This though the number of new cases of influenza in Sweden is decreasing, as in France and many other countries.

Does this mean that the Swedes are wiser or more easily controlled and governed?
The answer to this does of course depend on the severity of the influenza and if the information and results of the research on the influenza is true or not and how different people validate the information.
Looking at this from an overall perspective it seems today as the severity of this pandemi was heavily exaggerated by scientists, medical personnel and politicians.
This doesn't necessarily mean that people deliberately were given false information, it might just be that one miscalculated the impact of this flu.
Of course some countries in the world has been heavily struck but in these cases it's often a combination of other negative factors, already at hand in those specific countries.
This could be factors like malnourishment or even starvation, other serious diseases ravaging the country or a malfunctioning health care system.

In countries like Sweden or France or any other Western economically well developed country (in spite of the so called crisis we are much better of in Europe or the USA than in many other parts of the world), there have been cases where doctors claim that young or/and healthy persons have died from the influenza. This might be true but first of all we don't know all the circumstances around these cases and to know this it would be necessary to make a genetic test as there could be genetical factors of which we don't know, causing these deaths.

The overall majority of deaths caused by the influenza, has struck people with some kind of risk factor, at least according to most reports I've overheard, presented in tv, radio, newspapers and different internet sites dedicated to research around the influenza.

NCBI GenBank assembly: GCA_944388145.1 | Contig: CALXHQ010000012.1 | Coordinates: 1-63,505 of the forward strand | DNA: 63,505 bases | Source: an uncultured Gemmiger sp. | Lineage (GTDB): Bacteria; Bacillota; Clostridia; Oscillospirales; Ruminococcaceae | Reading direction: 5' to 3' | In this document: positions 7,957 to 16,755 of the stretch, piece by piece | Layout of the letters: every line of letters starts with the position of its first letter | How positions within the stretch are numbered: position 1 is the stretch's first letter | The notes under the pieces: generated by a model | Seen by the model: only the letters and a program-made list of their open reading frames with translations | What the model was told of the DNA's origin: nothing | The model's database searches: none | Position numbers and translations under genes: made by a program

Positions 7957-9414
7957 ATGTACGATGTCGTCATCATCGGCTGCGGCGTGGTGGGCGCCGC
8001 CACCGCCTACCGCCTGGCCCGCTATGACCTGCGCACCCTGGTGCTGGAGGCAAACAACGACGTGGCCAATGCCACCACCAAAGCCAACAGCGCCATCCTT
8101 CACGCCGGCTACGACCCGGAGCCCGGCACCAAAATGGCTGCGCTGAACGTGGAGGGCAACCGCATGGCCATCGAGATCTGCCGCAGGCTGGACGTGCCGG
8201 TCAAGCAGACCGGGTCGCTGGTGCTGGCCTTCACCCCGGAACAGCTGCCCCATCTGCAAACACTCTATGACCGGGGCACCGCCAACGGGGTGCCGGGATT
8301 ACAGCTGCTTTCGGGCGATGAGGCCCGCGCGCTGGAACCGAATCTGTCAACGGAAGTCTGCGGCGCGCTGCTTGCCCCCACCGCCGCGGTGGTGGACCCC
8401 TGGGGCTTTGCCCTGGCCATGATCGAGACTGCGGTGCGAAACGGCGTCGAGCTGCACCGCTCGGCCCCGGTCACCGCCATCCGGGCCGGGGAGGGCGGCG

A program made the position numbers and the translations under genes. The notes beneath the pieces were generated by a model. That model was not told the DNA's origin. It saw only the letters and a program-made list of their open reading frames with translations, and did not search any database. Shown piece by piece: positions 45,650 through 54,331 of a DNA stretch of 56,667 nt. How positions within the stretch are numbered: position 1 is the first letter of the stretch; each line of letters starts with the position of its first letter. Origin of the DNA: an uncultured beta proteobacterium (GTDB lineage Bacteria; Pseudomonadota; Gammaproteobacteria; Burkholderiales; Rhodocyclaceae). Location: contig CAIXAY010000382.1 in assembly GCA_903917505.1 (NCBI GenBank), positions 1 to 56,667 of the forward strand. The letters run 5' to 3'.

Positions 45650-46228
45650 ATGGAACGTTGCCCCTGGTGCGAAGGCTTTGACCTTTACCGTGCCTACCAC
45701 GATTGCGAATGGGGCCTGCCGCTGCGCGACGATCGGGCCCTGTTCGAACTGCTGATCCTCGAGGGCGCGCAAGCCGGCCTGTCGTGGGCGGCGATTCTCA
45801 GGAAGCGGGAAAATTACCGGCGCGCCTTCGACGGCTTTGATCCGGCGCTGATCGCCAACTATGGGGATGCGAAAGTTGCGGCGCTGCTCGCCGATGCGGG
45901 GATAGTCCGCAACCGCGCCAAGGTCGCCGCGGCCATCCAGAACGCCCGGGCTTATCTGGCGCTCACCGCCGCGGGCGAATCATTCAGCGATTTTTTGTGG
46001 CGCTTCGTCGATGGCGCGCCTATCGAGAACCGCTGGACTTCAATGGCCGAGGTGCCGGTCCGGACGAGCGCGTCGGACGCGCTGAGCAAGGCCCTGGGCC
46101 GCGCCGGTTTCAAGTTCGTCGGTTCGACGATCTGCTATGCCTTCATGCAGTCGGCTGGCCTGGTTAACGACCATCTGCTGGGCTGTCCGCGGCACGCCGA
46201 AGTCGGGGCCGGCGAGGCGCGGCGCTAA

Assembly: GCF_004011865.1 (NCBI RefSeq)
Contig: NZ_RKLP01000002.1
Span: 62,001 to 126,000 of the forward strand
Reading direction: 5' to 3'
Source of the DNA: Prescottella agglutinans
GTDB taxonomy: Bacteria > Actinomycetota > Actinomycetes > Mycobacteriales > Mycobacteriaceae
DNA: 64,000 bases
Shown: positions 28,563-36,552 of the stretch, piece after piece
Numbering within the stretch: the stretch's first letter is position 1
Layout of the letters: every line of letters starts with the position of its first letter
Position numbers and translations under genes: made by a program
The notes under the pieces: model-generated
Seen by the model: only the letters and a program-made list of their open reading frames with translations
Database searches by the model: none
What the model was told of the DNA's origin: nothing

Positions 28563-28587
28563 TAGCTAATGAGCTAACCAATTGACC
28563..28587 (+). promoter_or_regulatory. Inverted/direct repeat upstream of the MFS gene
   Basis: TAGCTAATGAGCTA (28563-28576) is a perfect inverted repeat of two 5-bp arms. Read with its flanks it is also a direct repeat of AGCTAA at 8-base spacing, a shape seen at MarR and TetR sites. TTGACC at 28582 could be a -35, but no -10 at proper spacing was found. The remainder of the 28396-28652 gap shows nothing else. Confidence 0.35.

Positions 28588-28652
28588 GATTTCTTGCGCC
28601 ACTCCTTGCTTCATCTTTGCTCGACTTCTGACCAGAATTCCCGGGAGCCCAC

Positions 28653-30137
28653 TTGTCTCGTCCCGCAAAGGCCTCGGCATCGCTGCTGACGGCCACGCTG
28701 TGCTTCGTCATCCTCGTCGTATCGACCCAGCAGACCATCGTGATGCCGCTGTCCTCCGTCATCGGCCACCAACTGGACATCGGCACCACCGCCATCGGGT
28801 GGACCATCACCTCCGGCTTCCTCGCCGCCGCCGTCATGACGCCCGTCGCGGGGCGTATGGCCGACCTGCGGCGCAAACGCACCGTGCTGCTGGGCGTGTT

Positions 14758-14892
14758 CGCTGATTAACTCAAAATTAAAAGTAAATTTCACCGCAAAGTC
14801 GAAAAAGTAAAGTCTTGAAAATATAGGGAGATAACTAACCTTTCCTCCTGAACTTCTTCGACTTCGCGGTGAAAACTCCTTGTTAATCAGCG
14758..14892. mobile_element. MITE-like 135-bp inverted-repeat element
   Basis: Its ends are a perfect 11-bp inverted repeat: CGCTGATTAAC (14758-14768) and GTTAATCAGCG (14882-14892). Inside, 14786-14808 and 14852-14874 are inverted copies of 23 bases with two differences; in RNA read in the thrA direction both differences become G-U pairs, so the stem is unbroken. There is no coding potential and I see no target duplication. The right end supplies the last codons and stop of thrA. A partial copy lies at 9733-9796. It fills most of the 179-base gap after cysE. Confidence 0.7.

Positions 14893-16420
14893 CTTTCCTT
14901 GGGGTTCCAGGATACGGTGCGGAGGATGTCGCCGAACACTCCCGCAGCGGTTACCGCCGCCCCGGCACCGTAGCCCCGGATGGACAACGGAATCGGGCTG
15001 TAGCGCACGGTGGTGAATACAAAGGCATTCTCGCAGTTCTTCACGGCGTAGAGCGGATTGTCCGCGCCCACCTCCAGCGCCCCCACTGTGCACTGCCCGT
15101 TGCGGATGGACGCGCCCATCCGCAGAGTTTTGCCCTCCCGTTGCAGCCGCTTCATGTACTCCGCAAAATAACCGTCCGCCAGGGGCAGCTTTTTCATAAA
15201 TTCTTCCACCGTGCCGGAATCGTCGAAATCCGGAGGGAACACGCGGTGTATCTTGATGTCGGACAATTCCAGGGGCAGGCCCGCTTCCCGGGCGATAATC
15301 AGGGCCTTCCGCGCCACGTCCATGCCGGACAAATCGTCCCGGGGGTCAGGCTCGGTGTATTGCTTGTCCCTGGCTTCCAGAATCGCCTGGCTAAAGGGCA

We have to remember that behind all this we have extremely powerful pharamaceutical companies, with influential lobbying groups trying to convince politicians about the necessity of a vaccin!
The pharmaceutical industry is a very 'dirty' industry as history has shown us and I would like to recommend a book (unfortunately still only published in Swedish I think) called 'Sick Money' ('Sjuka pengar') written by Peter Rost (Peter Rost's blog)

Peter Rost held a couple of very important positions within the pharmaceutical industry.
He was Chief Executive for the Nordic countries when working at Wyeth and he later became Executive Vise President at Pfizer (of which Wyeth today is a part).
Rost describes the pharmaceutical companies as being extremely unscrupulous to say the least, not backing from any methods to gain advantages and profit on the pharmaceutical market.
He describes them as using the same methods as the mob (mafia).

Globally the pharmaceutical industry earns 500 billion US$ per year!
Of course they could kill when this kind of money is lurking around the corner!
Having said this I also want to say that we always have to remember that these companies, doctors, politicians or decision-makers, do not generally and altogether strive to reach the best result for their fellow citizens.
They all have their own agenda, as do we all.
This is of course not a new insight but I think it's important to repeat this and always keep this in mind.